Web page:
INSIGHTS

Automation, artificial intelligence and legal issues

By Newyorka Musabelliu and Chris Chang – January 2020

It is not surprising that the law cannot keep up with the growth in artificial intelligence.  Patent applications have already been filed on behalf of and in the name of a machine called Dabus that used AI to design two products[1].  Nevertheless, progress is being made regarding law reform in this space. 

In December 2019 the Australian Law Reform Commission released a report for law reform in connection with artificial intelligence over the next five years[2] and the World Intellectual Property Organization (WIPO) announced a public consultation process on artificial intelligence and intellectual property policy[3].  

Below are some of the associated legal issues[4].

Key takeaway points

The implementation of different types of permanent controls, checks and balances on the AI which cannot be overriden is important given the different types of risks. The ALRC report notes recent commentary and states

“appropriate design choices are crucial for automated systems to achieve consistency with concepts such as transparency and accountability; predictability and consistency; and equality before the law”

and calls for effective regulation of technological developments. There are doubts as to whether mere principle based regulation will suffice and therefore the task of drafting such legislation will be both challenging and interesting.

IP Law

  1. There are a multitude of issues to consider in view of the current landscape but, in summary, it is important to ensure the retention of personal control over the creative process and provide the input to at least a substantial part of the end result. Otherwise the risk is that you will lose rights in works authored by AI or jointly authored with AI unless reform addresses this.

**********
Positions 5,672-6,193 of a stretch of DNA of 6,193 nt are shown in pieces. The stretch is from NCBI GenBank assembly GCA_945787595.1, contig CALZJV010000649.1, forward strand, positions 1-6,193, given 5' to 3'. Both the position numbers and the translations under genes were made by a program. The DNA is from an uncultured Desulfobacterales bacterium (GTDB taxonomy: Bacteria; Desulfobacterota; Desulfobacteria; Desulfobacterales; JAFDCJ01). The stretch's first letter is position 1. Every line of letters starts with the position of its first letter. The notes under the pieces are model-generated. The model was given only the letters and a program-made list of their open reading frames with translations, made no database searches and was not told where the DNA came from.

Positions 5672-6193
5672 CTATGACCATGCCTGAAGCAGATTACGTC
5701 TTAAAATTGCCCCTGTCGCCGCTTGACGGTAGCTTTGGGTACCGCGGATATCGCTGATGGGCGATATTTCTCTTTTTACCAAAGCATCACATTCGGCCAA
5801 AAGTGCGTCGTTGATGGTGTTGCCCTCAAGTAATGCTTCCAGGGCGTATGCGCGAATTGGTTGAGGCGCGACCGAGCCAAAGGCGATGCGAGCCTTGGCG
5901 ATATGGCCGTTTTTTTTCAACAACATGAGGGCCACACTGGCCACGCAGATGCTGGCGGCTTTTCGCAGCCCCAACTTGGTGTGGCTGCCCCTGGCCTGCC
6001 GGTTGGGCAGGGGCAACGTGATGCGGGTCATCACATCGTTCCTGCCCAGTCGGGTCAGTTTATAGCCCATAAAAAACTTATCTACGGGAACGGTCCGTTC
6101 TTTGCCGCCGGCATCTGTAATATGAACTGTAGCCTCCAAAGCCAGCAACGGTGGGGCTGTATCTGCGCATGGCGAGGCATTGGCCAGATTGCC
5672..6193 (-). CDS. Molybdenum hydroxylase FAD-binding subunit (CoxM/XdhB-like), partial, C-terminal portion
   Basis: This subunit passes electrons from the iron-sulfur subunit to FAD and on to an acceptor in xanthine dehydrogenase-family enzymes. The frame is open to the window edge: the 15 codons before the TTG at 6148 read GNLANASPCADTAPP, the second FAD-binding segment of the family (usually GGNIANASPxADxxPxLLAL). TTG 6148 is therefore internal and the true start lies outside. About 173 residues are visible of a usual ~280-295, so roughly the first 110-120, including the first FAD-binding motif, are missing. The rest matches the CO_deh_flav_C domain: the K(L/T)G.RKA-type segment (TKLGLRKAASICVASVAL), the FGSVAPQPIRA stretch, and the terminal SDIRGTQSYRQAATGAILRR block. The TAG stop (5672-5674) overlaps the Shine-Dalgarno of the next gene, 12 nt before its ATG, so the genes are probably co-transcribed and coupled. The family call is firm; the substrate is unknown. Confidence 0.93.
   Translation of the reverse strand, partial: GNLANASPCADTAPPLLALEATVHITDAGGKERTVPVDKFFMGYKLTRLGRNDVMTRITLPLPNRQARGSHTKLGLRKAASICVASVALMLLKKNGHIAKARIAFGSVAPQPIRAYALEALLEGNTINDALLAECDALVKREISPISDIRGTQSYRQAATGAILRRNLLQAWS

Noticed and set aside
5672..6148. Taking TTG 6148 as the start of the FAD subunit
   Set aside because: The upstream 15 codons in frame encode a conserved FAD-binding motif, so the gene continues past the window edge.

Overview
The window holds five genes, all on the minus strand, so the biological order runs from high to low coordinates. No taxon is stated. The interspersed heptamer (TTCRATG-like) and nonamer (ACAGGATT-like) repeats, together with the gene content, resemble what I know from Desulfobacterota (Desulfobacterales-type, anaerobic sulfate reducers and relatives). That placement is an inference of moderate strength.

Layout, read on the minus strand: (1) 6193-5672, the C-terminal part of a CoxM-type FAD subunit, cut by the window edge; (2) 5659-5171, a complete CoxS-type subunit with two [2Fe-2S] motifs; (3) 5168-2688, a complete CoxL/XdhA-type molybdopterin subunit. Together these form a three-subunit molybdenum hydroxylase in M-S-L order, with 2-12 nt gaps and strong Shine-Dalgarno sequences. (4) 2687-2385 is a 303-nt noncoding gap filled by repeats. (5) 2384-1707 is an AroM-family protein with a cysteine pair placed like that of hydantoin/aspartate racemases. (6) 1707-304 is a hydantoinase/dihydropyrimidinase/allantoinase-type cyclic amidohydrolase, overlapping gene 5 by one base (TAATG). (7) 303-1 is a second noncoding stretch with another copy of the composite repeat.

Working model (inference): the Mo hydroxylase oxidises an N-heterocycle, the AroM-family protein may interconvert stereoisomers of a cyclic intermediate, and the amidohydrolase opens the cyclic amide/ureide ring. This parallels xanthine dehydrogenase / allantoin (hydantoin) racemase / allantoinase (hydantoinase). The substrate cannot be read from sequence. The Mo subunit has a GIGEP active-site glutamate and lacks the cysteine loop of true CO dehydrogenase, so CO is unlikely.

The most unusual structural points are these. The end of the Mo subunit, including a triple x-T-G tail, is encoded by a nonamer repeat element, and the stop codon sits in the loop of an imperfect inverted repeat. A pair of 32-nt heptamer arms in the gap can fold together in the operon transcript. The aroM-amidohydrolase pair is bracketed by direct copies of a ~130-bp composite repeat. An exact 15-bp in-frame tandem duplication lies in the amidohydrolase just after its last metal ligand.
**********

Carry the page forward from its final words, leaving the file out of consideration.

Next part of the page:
2. Reform debate primarily focuses on ownership where the work has been created by AI. Who should own the intellectual property rights (1) no-one (2) the AI, or (3) an interested party such as the producer.  The latter is in our opinion the preferred option.  In any other scenario this would be unsatisfactory to many businesses who have invested in AI and the fruits of the AI’s labour, including adaptations and compilations etc of those works.  If left unaddressed, questions as to whether inventions presently created by AI can be registered as patents by persons other than the AI[5], or whether future applications based on such inventions are in fact already part of the prior art base and do not constitute inventive steps may also arise, and so forth.
  3. Who should be responsible for infringement by AI? We suggest the principles of agency law should apply. This question also opens the doors to liability for other positive acts of AI and questions concerning torts to the person for example which, given current advances in AI, is a possibility. 

Admin law

Even when automated systems are deployed carefully and effectively by government agencies, questions remain as to their compatibility with core administrative law principles and the rule of law.  In particular, it is not yet clear whether (or how) such systems can be said to act with procedural fairness.  The legality of actions and decisions by public bodies is called into question as is transparency and accountability of government decisions (in particular, whether automated decision-making software can provide adequate reasons that would in turn facilitate access to judicial and merits review where appropriate)[6].  The independent scrutiny of automated systems prior to implementation is already envisaged by the ALRC e.g. by way of algorithmic impact assessment[7] and therefore creators of AI are no doubt already focusing upon how to demonstrate compliance such tests if they havnt already done so.